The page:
Set-SPDeveloperDashboard [-AutoLaunchEnabled <Boolean>] [-DisplayLevel <Off | OnDemand | On>] [-MaximumCriticalEventsToTrack <Int32>] 
    [-MaximumSQLQueriesToTrack <Int32>] [-RequiredPermissions <EmptyMask | ViewListItems | AddListItems | EditListItems | DeleteListItems |
    ApproveItems | OpenItems | ViewVersions | DeleteVersions | CancelCheckout | ManagePersonalViews | ManageLists | ViewFormPages | Open |
    ViewPages | AddAndCustomizePages | ApplyThemeAndBorder | ApplyStyleSheets | ViewUsageData | CreateSSCSite | ManageSubwebs | CreateGroups
    | ManagePermissions | BrowseDirectories | BrowseUserInfo | AddDelPrivateWebParts | UpdatePersonalWebParts | ManageWeb | 
    UseClientIntegration | UseRemoteAPIs | ManageAlerts | CreateAlerts | EditMyUserInfo | EnumeratePermissions | FullMask>] 
    [-TraceEnabled <Boolean>] [-AdditionalEventsToTrack <String[]>] [-AssignmentCollection <SPAssignmentCollection>] [<CommonParameters>]
    
DESCRIPTION
    Sets the Developer Dashboard Settings.
    
    Copyright 2010 Falchion Consulting, LLC
    > For more information on this cmdlet and others:
    > http://blog.falchionconsulting.com/
    > Use of this cmdlet is at your own risk.
    > Gary Lapointe assumes no liability.

PARAMETERS
    -AutoLaunchEnabled [<Boolean>]
        Indicates whether the developer dashboard can be auto launched.
        
        Required?                    false
        Position?                    named
        Default value                
        Accept pipeline input?       false
        Accept wildcard characters?  false
        
    -DisplayLevel [<SPDeveloperDashboardLevel>]
        Indicates whether the developer dashboard is set to Off, On, or On Demand.
        
        Required?                    false
        Position?                    named
        Default value                
        Accept pipeline input?       false
        Accept wildcard characters?  false
        
    -MaximumCriticalEventsToTrack [<Int32>]
        The maximum number of critical events and asserts that will be recorded in a single transaction (i.e. one request or timer job).
        If a single transaction has more than this number of asserts the remainder will be ignored. This can be set to 0 to disable
        assert tracking.
        
        Required?                    false
        Position?                    named
        Default value                
        Accept pipeline input?       false
        Accept wildcard characters?  false
        
    -MaximumSQLQueriesToTrack [<Int32>]
        The maximum number of SQL queries that will be recorded in a single transaction (i.e. one request or timer job). If a single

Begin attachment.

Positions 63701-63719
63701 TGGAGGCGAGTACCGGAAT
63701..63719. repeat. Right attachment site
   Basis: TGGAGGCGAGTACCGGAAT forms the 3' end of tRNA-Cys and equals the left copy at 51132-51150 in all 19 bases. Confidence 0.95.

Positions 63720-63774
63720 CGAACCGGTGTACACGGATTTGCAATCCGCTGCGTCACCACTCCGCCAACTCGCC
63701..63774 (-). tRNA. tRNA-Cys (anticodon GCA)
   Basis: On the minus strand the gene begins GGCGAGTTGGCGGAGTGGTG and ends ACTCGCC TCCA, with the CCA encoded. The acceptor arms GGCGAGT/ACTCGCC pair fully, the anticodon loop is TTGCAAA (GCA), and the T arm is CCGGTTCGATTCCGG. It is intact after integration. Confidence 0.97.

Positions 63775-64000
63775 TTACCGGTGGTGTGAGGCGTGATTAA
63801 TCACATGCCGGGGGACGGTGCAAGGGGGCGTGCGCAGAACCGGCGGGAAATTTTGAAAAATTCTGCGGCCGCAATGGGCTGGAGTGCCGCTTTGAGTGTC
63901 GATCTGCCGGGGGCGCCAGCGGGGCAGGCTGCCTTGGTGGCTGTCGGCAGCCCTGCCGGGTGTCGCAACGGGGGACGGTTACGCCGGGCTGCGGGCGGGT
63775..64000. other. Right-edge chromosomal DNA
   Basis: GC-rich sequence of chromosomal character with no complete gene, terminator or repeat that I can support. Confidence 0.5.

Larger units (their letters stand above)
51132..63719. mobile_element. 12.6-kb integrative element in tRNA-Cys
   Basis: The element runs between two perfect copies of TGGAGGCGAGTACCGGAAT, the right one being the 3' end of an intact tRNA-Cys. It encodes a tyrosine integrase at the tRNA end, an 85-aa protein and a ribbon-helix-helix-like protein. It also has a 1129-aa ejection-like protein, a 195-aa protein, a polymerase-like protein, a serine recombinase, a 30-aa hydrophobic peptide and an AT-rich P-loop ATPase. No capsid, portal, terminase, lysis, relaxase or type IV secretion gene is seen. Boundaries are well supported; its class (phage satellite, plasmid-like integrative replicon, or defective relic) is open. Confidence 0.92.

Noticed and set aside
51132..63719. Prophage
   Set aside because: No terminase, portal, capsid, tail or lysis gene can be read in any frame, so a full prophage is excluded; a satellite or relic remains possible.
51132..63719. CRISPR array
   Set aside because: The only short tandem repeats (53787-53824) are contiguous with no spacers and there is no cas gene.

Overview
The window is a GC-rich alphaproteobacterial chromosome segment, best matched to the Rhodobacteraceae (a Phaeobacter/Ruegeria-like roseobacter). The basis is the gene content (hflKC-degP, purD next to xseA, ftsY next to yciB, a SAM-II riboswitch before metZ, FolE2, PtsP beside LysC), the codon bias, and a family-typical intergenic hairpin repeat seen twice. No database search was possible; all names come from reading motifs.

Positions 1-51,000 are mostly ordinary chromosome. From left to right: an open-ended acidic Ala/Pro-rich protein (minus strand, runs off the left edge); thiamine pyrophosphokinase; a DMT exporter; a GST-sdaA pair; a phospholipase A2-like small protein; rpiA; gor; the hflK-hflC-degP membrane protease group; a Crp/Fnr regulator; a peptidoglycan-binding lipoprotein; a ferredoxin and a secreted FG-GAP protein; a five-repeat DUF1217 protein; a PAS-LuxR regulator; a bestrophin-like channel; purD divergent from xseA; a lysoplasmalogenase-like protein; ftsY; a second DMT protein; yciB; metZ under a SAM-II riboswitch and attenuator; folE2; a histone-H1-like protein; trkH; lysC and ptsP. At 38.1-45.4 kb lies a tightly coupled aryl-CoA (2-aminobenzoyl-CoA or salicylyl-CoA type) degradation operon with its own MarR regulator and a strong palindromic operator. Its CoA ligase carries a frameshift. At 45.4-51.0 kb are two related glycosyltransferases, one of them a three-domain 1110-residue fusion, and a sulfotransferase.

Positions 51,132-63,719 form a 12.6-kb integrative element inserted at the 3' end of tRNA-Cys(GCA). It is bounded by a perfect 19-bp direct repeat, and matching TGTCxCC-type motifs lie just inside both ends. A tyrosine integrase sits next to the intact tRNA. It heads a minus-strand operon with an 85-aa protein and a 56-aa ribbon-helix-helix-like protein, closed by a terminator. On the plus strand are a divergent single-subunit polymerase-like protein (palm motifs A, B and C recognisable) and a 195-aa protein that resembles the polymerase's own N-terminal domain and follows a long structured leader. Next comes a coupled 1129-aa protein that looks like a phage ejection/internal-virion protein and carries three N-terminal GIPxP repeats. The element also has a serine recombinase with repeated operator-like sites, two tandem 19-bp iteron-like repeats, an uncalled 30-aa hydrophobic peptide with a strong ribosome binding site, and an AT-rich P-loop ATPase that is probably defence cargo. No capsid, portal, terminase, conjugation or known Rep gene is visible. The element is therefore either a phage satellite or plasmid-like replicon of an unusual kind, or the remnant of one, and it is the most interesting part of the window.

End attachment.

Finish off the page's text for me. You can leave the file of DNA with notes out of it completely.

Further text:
transaction executes more than this number of requests the query will be counted but the query call stack and text will not be kept.
        
        Required?                    false
        Position?                    named
        Default value                
        Accept pipeline input?       false
        Accept wildcard characters?  false
        
    -RequiredPermissions [<SPBasePermissions>]
        A permission mask defining the permissions required to see the developer dashboard. This defaults to SPBasePermissions.AddAndCustomizePages.
        
        Required?                    false
        Position?                    named
        Default value                
        Accept pipeline input?       false
        Accept wildcard characters?  false
        
    -TraceEnabled [<Boolean>]
        Whether a link to display full verbose trace will be available at the bottom of the page when the developer dashboard is launched or not.
        
        Required?                    false
        Position?                    named
        Default value                
        Accept pipeline input?       false
        Accept wildcard characters?  false
        
    -AdditionalEventsToTrack [<String[]>]
        A list of URL tags to track in addition to events with severity above High.
        
        Required?                    false
        Position?                    named
        Default value                
        Accept pipeline input?       false
        Accept wildcard characters?  false
        
    -AssignmentCollection [<SPAssignmentCollection>]
        Manages objects for the purpose of proper disposal. Use of objects, such as SPWeb or SPSite, 
        can use large amounts of memory and use of these objects in Windows PowerShell scripts requires 
        proper memory management. Using the SPAssignment object, you can assign objects to a variable 
        and dispose of the objects after they are needed to free up memory. When SPWeb, SPSite, or 
        SPSiteAdministration objects are used, the objects are automatically disposed of if an assignment 
        collection or the Global parameter is not used.
        
        When the Global parameter is used, all objects are contained in the global store. If objects are 
        not immediately used, or disposed of by using the Stop-SPAssignment command, an out-of-memory 
        scenario can occur.
        
        Required?                    false
        Position?                    named
        Default value                
        Accept pipeline input?       true (ByValue)
        Accept wildcard characters?  false
        
    <CommonParameters>
        This cmdlet supports the common parameters: Verbose, Debug,